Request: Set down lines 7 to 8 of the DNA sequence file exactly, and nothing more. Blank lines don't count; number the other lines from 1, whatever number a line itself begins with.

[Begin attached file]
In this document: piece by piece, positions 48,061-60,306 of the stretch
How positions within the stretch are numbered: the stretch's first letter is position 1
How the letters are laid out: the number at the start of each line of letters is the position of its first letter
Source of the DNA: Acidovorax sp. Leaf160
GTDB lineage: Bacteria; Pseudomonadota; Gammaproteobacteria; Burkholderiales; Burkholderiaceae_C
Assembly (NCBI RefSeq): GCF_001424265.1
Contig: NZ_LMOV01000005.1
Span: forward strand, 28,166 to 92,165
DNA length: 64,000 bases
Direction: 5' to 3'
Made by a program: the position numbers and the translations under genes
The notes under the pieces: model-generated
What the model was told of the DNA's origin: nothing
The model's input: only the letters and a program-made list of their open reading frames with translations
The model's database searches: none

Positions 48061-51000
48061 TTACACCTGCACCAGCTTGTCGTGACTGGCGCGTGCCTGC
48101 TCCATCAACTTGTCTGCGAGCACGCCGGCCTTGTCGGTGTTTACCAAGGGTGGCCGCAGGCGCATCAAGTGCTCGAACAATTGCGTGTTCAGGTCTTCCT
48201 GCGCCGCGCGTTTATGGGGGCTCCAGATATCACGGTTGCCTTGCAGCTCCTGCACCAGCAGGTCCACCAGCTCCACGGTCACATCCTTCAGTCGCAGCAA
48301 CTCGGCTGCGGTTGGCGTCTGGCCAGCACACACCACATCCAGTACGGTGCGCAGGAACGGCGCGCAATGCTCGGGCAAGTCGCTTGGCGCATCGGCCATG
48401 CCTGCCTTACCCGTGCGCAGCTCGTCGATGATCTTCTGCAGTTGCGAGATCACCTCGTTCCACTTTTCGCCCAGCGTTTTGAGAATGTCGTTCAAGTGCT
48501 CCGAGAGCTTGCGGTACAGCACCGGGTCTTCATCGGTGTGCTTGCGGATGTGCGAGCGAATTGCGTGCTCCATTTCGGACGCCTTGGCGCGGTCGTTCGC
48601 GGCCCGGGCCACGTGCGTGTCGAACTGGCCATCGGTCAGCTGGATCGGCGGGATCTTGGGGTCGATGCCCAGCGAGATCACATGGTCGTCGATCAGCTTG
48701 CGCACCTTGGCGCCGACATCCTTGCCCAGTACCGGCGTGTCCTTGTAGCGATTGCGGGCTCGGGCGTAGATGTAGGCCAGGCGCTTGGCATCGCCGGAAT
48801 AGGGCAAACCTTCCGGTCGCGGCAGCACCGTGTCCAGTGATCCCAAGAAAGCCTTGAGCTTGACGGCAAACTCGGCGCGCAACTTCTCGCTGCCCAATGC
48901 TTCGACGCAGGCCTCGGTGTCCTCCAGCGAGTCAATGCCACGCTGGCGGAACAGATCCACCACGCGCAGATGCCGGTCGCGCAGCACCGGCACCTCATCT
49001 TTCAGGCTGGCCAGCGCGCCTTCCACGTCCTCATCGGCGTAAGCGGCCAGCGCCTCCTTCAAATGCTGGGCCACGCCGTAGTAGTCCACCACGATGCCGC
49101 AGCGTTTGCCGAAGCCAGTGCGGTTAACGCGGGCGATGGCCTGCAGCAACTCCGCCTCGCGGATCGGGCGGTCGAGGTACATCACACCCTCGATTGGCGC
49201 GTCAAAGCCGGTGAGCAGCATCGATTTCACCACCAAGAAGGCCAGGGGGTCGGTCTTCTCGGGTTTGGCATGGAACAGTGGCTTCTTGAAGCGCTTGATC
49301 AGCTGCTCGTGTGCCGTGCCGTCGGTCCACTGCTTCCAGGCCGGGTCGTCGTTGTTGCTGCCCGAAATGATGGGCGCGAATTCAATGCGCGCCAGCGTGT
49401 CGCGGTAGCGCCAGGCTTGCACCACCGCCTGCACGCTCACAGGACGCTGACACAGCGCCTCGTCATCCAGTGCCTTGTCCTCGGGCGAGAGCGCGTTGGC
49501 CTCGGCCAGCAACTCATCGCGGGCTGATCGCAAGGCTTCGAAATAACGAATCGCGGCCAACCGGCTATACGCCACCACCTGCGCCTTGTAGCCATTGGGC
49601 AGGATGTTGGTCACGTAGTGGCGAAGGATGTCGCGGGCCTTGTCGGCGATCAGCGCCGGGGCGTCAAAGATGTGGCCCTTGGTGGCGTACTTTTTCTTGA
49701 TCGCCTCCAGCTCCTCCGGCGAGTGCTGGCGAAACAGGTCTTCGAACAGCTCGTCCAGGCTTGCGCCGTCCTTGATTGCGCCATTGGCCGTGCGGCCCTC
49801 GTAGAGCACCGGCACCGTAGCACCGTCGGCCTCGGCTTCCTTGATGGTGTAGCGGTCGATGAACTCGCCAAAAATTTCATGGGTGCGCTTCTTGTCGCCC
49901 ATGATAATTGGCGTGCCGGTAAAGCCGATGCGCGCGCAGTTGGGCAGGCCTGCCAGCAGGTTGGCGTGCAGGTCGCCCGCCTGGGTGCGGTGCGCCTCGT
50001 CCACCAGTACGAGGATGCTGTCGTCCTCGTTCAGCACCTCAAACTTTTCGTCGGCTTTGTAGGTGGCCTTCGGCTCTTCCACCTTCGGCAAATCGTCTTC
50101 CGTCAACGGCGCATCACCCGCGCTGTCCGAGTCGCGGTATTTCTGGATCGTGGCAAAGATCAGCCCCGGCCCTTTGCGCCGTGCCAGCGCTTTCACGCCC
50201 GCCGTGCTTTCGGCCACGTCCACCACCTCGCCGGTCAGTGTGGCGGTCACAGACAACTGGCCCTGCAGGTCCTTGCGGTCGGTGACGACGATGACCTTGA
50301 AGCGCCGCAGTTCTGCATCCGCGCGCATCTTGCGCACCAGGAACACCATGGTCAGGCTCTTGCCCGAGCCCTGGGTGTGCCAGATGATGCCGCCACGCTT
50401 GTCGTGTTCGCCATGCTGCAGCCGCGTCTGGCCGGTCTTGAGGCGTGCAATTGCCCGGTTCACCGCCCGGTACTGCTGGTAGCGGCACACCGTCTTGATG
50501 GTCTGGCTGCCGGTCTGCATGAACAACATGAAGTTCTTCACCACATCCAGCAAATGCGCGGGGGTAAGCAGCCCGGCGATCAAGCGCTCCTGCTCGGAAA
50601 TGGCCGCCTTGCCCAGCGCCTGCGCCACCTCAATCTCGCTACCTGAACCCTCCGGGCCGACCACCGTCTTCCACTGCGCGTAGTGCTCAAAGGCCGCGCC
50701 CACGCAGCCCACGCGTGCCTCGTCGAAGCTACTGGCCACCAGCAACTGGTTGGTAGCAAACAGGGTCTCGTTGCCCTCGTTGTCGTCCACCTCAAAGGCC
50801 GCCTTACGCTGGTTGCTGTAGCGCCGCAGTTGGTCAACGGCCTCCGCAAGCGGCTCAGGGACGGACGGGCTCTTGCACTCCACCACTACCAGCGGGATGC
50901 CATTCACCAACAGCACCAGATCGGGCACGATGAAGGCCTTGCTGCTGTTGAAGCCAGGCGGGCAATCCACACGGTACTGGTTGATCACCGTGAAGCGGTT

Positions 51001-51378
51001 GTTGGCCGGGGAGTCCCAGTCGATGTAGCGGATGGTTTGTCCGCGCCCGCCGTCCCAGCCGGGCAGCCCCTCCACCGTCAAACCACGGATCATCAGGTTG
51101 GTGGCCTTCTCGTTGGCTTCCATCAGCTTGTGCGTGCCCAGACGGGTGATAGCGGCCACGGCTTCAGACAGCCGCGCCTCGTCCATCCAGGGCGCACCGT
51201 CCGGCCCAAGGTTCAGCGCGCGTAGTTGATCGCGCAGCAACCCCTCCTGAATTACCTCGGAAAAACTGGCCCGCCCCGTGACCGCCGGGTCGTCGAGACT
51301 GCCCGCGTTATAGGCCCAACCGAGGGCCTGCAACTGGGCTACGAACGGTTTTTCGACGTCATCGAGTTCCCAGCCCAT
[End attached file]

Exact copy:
Contig: NZ_LMOV01000005.1
Span: forward strand, 28,166 to 92,165